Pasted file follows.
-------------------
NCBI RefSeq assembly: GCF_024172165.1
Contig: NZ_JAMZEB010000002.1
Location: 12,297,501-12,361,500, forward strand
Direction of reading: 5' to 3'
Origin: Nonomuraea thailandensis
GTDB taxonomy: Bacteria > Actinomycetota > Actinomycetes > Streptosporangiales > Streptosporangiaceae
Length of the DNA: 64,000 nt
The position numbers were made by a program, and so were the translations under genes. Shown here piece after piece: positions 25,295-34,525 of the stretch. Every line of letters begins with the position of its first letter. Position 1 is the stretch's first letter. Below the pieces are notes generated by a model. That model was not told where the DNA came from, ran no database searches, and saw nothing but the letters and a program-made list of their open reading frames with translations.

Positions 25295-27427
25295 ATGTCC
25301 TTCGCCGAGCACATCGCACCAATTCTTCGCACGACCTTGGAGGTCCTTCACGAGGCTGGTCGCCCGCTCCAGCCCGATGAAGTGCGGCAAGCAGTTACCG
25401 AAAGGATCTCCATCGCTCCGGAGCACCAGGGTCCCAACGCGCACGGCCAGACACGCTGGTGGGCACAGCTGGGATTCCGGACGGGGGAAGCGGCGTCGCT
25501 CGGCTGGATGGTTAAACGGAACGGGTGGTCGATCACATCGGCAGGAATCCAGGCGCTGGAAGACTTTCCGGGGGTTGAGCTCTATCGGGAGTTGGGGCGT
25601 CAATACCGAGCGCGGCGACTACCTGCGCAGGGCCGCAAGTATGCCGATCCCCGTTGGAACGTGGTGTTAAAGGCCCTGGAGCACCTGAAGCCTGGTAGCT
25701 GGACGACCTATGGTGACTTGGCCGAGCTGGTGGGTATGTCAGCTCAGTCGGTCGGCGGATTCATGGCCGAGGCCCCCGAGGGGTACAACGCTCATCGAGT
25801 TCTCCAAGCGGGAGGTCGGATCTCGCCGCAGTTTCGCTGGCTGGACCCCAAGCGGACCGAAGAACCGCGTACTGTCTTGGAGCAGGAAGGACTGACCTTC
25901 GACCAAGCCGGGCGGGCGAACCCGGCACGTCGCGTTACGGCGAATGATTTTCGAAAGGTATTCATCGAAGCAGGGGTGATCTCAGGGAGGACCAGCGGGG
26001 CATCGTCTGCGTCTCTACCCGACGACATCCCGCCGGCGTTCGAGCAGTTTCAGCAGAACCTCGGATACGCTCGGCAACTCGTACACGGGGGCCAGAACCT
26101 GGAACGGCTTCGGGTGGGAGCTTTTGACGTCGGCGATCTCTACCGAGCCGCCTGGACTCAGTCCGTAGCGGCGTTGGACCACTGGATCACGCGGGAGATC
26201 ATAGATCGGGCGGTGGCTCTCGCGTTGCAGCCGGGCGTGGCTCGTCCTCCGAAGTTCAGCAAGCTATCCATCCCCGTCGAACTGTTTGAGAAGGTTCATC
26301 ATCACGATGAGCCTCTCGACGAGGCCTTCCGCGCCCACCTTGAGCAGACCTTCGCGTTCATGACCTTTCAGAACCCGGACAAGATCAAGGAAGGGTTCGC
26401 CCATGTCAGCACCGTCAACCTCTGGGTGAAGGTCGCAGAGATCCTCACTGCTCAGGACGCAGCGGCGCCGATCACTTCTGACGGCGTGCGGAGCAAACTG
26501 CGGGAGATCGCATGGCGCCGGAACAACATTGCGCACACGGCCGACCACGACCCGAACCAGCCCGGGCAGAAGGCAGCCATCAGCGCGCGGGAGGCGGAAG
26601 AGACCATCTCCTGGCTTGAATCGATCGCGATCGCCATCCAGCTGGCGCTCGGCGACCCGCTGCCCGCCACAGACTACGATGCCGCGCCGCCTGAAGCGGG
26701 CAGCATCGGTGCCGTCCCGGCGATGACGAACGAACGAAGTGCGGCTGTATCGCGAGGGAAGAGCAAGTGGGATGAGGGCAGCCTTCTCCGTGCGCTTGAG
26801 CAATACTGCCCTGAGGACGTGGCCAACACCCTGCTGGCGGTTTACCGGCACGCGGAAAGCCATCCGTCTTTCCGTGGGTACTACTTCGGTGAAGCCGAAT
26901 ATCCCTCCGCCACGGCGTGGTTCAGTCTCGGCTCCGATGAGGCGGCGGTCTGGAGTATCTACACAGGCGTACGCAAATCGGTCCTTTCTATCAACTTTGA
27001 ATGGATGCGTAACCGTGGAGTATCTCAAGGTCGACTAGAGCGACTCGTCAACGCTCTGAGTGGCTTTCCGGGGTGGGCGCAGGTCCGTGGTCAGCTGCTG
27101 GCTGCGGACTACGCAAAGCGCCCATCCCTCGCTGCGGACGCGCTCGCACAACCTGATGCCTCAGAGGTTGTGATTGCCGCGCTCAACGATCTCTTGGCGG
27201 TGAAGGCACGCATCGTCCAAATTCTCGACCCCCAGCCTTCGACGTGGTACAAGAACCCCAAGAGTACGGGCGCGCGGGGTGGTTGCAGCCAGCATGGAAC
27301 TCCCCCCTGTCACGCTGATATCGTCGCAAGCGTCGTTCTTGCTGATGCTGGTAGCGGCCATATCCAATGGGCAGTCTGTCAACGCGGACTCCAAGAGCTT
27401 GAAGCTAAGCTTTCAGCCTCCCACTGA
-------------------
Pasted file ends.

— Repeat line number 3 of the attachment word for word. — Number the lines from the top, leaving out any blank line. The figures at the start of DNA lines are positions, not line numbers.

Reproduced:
Location: 12,297,501-12,361,500, forward strand